A relatively small step (sixty dollars and less than two hours of my time), could have resulted in a dramatically different outcome and a birth experience that was inline with my hopes.  Nearly a year later, I can’t stop ruminating on the what-ifs, even though I know it’s not healthy.

Looking back, I wondered what I was thinking, not scheduling the ultrasound immediately after the uncertain prenatal visit.  Was I being excessively frugal?  Just lazy?

After more time to reflect, I believe it was a combination of factors.  One, I trusted M & C; I guess I thought that if they were REALLY worried that the baby was breech, they would strongly advise the ultrasound, rather than handing me a brochure and leaving it up to me.  Two, I wanted to believe that all was well — overall, I’d had a very easy pregnancy and I’d stayed relatively active and done all the things that should have allowed the baby to assume a head-down position (less than 4% of health, full-term babies are breech).  Three, I was tired — between work, last-minute baby preparations, and just living life, we were pretty busy in those last few weeks, and I wasn’t feeling the greatest.

Legitimate reasons or no, at the end of the day, I have to live with the consequences and the what-ifs of my decision, and for the past eleven months, that has been a hard place to be.

*Not their real initials


  1. we are looking into homebirths now for our 2nd child, and have recently met with a CNM who does homebirths. where did you go to learn more about homebirths? were your midwives CNM or CPM?

    1. Melissa @ HerGreenLife says:

      I don’t know much about home births in Iowa. We went to a local Friends of Missouri Midwives meeting when we were looking into things. As far as I understand it in Missouri, CNMs only practice in hospitals, they don’t do home births. Our midwife was a CPM. If I had the option for a home birth with a CNM (which it sounds like you do in Iowa), that would probably be my first choice.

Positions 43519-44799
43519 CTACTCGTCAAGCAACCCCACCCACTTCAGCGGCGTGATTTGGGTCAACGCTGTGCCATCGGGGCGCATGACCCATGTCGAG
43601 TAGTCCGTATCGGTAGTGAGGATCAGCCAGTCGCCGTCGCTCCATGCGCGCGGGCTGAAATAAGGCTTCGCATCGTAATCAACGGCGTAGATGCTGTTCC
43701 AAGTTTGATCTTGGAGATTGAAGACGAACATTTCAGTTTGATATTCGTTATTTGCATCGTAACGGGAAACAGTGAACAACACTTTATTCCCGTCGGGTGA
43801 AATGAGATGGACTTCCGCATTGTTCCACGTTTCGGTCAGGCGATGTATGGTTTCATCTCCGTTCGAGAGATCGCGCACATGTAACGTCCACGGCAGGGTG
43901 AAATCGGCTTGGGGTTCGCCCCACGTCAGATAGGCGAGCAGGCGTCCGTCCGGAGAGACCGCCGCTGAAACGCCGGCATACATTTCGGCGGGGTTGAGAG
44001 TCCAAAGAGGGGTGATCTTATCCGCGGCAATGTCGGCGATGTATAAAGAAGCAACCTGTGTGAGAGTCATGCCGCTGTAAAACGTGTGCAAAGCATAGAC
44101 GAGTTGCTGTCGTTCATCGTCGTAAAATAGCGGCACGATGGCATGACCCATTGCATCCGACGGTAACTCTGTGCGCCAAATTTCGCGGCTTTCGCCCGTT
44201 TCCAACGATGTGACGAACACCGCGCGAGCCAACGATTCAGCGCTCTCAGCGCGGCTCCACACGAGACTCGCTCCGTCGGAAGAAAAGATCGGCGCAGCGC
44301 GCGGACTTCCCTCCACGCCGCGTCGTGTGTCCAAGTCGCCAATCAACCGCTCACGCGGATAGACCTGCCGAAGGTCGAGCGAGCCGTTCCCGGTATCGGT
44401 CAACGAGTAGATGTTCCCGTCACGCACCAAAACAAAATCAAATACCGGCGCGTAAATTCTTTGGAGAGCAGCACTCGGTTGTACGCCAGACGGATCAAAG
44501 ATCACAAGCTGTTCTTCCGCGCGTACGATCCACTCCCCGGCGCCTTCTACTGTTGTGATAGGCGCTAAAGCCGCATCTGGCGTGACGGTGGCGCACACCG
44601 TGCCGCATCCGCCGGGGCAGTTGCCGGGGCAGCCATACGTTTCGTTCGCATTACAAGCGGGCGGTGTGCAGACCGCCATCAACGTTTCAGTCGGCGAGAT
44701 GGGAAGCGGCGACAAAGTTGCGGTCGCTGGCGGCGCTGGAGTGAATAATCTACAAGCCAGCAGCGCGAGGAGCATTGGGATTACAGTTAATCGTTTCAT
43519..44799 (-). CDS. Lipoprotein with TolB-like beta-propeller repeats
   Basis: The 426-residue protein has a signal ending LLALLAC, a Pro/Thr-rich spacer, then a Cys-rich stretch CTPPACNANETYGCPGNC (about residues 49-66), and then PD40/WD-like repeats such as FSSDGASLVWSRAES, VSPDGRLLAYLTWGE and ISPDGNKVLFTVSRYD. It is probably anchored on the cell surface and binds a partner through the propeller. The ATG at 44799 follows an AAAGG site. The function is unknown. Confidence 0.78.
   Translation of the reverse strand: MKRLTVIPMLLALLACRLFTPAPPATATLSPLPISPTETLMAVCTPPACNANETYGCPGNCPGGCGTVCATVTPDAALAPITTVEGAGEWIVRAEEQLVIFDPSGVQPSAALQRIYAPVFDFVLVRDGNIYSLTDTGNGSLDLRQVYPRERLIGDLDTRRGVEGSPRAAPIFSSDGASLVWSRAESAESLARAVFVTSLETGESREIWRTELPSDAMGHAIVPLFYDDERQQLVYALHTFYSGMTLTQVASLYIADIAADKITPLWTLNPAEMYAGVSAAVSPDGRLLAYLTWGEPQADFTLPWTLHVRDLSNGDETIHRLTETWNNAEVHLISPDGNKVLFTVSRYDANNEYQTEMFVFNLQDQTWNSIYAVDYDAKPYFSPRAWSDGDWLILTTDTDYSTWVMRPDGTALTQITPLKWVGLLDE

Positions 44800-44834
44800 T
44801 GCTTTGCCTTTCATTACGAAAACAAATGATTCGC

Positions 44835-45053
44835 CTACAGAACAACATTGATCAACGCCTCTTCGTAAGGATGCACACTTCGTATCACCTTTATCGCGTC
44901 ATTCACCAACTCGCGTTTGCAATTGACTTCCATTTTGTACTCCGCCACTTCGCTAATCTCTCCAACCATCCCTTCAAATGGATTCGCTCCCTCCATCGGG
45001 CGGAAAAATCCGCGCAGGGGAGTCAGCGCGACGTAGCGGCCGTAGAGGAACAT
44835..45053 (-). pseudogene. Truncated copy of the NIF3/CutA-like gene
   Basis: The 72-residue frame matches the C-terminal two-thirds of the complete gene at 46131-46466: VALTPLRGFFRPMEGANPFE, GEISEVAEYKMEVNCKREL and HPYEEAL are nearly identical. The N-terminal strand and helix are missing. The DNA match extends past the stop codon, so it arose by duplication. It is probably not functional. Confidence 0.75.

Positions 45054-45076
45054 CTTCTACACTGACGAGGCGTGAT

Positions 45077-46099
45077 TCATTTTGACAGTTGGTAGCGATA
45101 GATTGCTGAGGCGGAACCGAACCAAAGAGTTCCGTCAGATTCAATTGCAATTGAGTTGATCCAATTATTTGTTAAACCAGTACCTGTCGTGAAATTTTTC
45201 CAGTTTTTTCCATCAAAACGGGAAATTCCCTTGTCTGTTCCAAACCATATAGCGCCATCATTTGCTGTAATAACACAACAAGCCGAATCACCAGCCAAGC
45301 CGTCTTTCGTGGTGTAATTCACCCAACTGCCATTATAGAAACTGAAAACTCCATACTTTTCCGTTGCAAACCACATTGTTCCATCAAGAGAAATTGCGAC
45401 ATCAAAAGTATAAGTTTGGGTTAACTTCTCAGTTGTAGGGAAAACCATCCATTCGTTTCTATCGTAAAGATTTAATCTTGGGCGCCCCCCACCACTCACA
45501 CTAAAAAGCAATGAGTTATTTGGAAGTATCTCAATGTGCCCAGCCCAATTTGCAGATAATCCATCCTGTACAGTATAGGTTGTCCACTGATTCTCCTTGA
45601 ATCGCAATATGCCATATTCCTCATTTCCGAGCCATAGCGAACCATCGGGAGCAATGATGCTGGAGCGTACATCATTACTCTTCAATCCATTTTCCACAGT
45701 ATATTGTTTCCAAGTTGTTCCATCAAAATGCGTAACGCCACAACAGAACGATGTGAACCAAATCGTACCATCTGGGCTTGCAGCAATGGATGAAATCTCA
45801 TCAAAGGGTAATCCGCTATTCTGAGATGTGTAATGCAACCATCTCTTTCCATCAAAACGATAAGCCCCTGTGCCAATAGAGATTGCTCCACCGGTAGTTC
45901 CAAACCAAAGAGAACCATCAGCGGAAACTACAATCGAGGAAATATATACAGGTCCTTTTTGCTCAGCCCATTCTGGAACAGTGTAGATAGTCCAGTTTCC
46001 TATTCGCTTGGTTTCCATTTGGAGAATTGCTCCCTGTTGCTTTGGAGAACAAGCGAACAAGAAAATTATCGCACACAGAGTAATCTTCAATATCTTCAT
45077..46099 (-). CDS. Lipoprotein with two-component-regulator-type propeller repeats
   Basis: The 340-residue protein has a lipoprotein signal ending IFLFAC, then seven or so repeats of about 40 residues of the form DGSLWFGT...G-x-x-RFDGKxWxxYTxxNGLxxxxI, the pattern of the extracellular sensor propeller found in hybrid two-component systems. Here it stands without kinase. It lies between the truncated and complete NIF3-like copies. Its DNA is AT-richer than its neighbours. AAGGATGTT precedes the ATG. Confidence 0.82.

2. EcoCatLady says:

    Here’s the thing… Hindsight is always 20/20. And it’s not as if something terrible happened. I mean, I know the birth did not go as you wanted or had planned, but you and Gabriel are both healthy and (at least physically) unscathed from the experience.

    It’s really easy to kick yourself for something you “coulda – shoulda – woulda” done, but the truth is, even if you had chosen to have the ultrasound, there’s no guarantee that you would have been able to get him turned around, and the outcome could quite likely have been exactly the same.

    As difficult as it is, I think that sometimes we just have to accept that some things are simply out of our control. You made the best decision that you could given the information that you had. Sure, maybe you’d make a different choice now if you had it to do over again, but I just don’t think you can or should hold yourself responsible for something that is ultimately out of your control.

    I think at some point you just have to “let go and let God” as the saying goes. I mean when it comes right down to it, life is not safe. But you can’t spend your entire life trying to guard against every possibility – because what kind of a life would that be?